Tuesday, October 24, 2006

Golden Rule #3 for Quality Professionals

I have preached this one before but it is never wrong to give this message to quality ears-Know the difference between common cause and special cause variation. Don't just understand it in the context of an SPC chart. It is more than that. This is a way of thinking. It will govern the way you see the world. It will help you as a spouse, parent, and employee.

Overeaction! Unecessary adjustments. Sound familiar? Common cause variation is completely random in nature. If a process is in control, it is being governed by common cause variation. A plotted point has a 50% probability of falling above the center line and a 50% chance of falling below the centerline. It is analogous to flipping an honest coin to get heads (above the center line) or tails (below the centerline).

Special cause variation is not random. Something unique happened to cause the special occurrence. The random pattern of behavior was broken by a special event.

If you can get the people who run your machines and test your products to understand this concept, I promise it will change your business. How do I know? I lived it! It took me years to really understand it but once I did, I wanted others to share my knowledge.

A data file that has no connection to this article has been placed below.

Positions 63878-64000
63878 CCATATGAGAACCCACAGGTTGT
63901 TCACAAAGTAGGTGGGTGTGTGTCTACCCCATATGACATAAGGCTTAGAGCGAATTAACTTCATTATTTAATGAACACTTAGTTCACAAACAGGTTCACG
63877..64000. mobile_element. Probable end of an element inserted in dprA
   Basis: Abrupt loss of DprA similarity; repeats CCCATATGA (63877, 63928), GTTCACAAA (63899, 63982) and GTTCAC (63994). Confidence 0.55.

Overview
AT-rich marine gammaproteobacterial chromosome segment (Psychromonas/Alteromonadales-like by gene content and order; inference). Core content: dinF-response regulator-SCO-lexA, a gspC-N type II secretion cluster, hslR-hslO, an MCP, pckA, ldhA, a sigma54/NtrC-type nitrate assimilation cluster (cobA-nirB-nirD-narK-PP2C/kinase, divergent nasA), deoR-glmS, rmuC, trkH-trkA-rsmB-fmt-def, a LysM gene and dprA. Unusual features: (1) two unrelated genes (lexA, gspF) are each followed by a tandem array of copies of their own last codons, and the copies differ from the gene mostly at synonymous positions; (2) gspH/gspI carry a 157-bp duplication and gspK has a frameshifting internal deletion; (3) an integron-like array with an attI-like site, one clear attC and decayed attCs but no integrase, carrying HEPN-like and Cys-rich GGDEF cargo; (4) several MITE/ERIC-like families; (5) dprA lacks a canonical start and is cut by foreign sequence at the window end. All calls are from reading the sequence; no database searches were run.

Think about the way you are as a parent. Is your teenager behaving badly because of hormones (common cause variation for eight graders) or because her friends were mean to her at school (special cause)?

At work, do you have machines that are easily adjustable? How does an operator know when to "turn the knob"? The knob should not be turned when the process is being driven by a special cause. Don't touch the knob! Find the special cause. Turning the knob unecessarily will add variation to the process.

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